6. DMoney says:

    Warning: Semi-rant ahead

    Y’know, I get the frugal aspect of living: we all want to live as efficiently and responsibly as possible. I get it, I really do. But we’re not robots – we don’t live simply to function as efficiently as possible. We have preferences, and hobbies, and aspirations etc etc.

    I like driving. Actually, I LOVE driving, and I love cars. Why would I ever stop? To save a couple grand a year? Yea, I’d love to save a few grand, but I’d be giving up an experience I greatly enjoy – I’d be giving up a part of my life.

    And this is universal, it could be cars, or eating out, or going to Disney world annually, playing video games — whatever. These things cost money to support, but we enjoy them. Hell, I LOVE 2 ply toilet paper — I’m not going to split it in half to save money on toilet paper.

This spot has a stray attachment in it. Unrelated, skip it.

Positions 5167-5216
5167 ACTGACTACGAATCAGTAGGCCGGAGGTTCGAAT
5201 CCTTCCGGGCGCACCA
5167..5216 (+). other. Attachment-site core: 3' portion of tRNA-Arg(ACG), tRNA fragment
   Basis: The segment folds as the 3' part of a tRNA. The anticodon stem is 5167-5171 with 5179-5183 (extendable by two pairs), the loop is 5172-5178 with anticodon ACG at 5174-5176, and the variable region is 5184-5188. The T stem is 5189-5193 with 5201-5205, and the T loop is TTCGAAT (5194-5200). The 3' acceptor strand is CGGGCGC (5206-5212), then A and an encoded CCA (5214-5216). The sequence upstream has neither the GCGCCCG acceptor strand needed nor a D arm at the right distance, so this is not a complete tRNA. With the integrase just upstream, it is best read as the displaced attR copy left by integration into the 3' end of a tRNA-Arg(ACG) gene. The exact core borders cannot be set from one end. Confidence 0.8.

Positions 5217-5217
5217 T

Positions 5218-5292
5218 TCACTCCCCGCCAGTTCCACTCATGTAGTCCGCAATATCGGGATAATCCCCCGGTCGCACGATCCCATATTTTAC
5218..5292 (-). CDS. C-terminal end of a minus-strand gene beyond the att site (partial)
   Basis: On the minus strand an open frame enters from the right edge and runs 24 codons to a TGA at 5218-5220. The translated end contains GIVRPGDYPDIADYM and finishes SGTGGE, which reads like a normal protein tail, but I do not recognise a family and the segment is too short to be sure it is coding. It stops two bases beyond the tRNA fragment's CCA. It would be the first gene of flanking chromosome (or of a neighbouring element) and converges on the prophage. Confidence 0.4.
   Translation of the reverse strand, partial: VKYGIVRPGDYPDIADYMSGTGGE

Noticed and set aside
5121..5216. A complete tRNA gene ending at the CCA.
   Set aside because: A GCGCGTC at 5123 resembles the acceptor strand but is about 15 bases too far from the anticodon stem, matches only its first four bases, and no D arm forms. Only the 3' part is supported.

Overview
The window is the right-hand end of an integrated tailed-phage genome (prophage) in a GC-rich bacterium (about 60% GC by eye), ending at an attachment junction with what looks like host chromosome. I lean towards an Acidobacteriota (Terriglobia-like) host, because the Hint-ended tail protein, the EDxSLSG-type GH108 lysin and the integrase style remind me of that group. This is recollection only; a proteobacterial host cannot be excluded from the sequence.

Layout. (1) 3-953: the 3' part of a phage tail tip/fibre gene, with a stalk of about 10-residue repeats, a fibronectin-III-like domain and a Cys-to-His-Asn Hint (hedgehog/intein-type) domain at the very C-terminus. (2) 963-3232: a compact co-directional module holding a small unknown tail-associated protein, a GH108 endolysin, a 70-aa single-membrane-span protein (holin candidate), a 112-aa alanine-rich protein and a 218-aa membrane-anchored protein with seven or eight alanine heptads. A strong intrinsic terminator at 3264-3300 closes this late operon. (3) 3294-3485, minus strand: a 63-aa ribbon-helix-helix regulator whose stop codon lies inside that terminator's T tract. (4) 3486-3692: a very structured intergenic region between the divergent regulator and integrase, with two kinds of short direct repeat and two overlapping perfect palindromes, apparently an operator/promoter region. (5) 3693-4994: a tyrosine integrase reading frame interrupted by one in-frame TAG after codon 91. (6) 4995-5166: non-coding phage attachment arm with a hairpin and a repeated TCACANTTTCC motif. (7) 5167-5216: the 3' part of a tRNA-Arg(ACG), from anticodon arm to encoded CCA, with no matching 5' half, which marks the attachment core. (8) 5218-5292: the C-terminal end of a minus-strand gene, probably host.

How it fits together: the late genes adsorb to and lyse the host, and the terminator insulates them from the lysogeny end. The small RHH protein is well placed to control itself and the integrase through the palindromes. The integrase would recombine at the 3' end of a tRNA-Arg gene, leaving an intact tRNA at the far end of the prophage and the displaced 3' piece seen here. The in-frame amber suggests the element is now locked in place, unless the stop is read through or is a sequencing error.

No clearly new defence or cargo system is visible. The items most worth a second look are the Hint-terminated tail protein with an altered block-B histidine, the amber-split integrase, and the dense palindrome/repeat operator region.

So I think people, especially in the frugal community, need to remember to BALANCE their lives along with their checkbooks. If you like eating out every now and then, keep it, and find other ways to save to offset your dining.

    I love my car and cars in general, so instead of going carless (even though that’s not practical where I live anyway) I’ll find other ways to save.

    My point (finally!) is that we shouldn’t have to sacrifice things we enjoy to live. If you’re a responsible person, you can make it work and find other ways to budget and save money.


    • Shirley says:

      I agree with you about choices of where to cut the budget. Reasonable frugalness is the key and nobody should needlessly make themselves miserable. Note that I did say needlessly because there are times when there is simply no other choice.